(xiv) Where you have a consonant/semi vowel combination a single vowel should be written even if an elongated sound is heard in speech,
Examples: kwana, mwaka, myaka byagi.
But the rule does not apply where there are double consonants before the semi vowel. In this case, double vowels should be used to portray elongated sounds.
Example: ddwaaliro, ggwaatiro, ddwaaniro.
(xv) Where there is a nasal/ consonant compound, the preceding vowels should not be doubled even if elongated sound is heard in speech.
Examples: kambe, samba, tunda, yimba, empanga
(xvi) Compound nouns are written conjunctively with no apostrophe
Examples Owa + oluganda= Owooluganda
Owa+ ekitiibwa= Oweekitiibwa
(xvii) Tonal markings should be used only when necessary such as in dictionaries, reading materials targeting Luganda L2 learners and users, etc.
In Luganda we have short and long vowels.
Short vowels should be used when there is no elongated sound.
- Leka (leave)
- Tema (cut)
- sika ( pull).
Double vowels should be used when there is an elongated sound. aa, ee, ii, oo, uu.
- kaaba( cry)
- teeba ( guess)
- siika’ (roast)
- toola (pick)
- tuula( sit)
The vowels are also divided into close vowels - i and u. They are called “close” because when they are pronounced the tongue is positioned close to the roof of the mouth. The close vowels are also divided into front (i) and back (u) depending on where the highest point of the tongue is positioned when pronouncing them. There are also close mid ‘e’ and ‘o’ as well as open ‘a’ where the tongue is positioned as far as possible from the roof of the mouth.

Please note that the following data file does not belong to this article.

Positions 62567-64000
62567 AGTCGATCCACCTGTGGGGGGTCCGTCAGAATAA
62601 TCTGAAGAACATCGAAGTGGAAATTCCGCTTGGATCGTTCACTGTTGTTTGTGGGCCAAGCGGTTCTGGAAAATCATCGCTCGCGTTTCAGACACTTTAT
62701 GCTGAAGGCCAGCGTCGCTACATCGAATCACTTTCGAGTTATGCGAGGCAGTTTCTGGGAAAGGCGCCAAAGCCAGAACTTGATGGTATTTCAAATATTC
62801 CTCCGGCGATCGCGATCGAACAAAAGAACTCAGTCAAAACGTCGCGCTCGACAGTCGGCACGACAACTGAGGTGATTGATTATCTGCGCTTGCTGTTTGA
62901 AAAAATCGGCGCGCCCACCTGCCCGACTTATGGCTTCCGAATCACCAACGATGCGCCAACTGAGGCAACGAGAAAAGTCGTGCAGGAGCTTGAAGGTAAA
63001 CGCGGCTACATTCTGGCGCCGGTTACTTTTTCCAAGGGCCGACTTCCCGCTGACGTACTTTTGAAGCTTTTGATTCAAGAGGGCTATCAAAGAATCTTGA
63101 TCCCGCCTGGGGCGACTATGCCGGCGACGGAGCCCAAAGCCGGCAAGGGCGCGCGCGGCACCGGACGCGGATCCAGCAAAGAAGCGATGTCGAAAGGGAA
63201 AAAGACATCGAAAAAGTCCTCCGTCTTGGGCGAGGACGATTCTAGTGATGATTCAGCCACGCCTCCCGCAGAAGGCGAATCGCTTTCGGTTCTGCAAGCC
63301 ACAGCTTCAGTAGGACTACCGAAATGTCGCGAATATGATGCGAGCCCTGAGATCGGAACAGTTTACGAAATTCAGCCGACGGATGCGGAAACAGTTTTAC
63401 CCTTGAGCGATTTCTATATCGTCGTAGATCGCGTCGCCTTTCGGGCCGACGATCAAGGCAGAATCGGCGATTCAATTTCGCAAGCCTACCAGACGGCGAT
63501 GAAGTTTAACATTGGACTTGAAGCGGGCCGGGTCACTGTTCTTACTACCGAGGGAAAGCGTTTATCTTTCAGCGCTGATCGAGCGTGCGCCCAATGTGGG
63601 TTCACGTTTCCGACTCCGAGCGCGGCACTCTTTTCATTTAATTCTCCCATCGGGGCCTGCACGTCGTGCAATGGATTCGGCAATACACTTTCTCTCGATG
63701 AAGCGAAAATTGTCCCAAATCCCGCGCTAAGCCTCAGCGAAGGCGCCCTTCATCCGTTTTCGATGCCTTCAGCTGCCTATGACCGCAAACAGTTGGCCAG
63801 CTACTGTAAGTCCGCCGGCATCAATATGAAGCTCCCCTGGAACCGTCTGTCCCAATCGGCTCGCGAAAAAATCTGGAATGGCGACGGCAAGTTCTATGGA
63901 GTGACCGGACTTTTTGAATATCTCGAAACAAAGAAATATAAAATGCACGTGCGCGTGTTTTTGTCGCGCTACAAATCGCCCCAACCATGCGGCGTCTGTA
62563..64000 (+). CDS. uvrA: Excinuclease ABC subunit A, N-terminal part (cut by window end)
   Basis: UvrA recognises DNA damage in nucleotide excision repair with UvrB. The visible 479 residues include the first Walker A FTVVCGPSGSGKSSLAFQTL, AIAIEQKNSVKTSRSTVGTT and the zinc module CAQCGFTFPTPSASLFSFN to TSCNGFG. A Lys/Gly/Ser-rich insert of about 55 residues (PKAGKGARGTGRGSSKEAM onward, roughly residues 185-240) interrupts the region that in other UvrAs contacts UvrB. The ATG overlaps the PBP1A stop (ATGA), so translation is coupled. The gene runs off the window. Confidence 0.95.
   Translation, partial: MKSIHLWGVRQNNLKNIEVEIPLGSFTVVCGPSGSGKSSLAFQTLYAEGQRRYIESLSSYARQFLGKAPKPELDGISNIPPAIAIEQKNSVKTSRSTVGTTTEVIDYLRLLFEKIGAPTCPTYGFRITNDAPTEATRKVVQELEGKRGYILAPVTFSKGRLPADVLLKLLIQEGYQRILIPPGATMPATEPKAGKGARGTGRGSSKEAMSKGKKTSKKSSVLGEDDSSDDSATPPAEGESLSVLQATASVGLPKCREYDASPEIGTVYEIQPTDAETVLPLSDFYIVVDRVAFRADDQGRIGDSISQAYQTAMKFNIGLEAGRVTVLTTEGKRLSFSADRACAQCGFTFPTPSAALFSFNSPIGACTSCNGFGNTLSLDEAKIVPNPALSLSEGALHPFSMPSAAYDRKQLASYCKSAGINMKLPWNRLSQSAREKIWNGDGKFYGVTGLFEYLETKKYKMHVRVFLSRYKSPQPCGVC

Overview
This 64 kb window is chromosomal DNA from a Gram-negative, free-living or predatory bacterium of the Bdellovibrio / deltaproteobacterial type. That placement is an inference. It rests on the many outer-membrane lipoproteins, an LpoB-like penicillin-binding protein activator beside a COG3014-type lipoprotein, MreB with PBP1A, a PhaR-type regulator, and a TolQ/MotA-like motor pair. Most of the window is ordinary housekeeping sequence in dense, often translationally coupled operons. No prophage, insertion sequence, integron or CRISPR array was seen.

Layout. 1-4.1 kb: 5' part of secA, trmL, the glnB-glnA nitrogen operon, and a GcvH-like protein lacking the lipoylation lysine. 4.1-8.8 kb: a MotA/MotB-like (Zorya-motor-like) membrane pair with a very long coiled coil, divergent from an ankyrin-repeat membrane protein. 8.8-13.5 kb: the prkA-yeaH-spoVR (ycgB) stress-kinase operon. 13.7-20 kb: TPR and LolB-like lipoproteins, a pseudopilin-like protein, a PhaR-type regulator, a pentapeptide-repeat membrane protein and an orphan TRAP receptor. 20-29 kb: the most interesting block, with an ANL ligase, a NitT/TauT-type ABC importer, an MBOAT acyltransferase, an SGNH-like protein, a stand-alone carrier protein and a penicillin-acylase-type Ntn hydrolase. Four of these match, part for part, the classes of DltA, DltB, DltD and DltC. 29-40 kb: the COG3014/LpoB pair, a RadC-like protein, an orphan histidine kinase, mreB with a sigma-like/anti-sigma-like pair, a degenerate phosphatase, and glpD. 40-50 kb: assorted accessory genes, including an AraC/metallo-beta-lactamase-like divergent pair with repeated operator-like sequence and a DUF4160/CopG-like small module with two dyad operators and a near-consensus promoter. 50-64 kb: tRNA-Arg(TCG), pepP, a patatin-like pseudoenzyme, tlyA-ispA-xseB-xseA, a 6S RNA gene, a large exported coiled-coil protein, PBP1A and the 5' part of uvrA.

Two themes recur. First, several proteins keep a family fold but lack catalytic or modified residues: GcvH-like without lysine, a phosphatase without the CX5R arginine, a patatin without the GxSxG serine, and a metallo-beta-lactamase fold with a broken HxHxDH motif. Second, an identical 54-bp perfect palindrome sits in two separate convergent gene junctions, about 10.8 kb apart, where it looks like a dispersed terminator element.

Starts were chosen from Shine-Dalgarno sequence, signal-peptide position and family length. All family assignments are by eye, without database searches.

However, where length is predictable and is not semantically contrastive it is represented by a short vowel. These exceptions include:
3.1.1 Glide compounds
Elongated vowel length following a consonant plus a semi vowel should be written with a single vowel e.g.
3.1.2 Nasal compounds
A nasal/ non-nasal consonant compound should be preceded by a single vowel even when there is an elongated sound in speech.
Examples, Amanda (charcoal), Okugenda (to go), Empingu (handcuffs)
As noted above Luganda has 22 consonants. The consonants are divided into labial (p,b), alveolar (t,d), palatal (c) and velar (k,g). This classification depends on the position of the tongue when sounding is in the mouth when pronouncing them.
Consonants are also divided into plosives (p,b,t,d,c,k,g,); fricatives (f,v,s,z); nasal (m, η, ny nÿ) and approximants. This classification depends on place of articulation of the consonants.
5. WORD DIVISION
5.1 Copulas and Locatives
The copulas and Locatives in Luganda e.g. ku, e, mu are written disjunctively. e.g. ku ntebe (on the chair), mu nnyumba (in the house), e Kampala ( in Kampala).
5.2 Negative Particles (si, te)
These should be written conjunctively with the verb that that follows e.g si + genda= sigenda (I am not going), te+ tugenda= tetugenda (we are not going)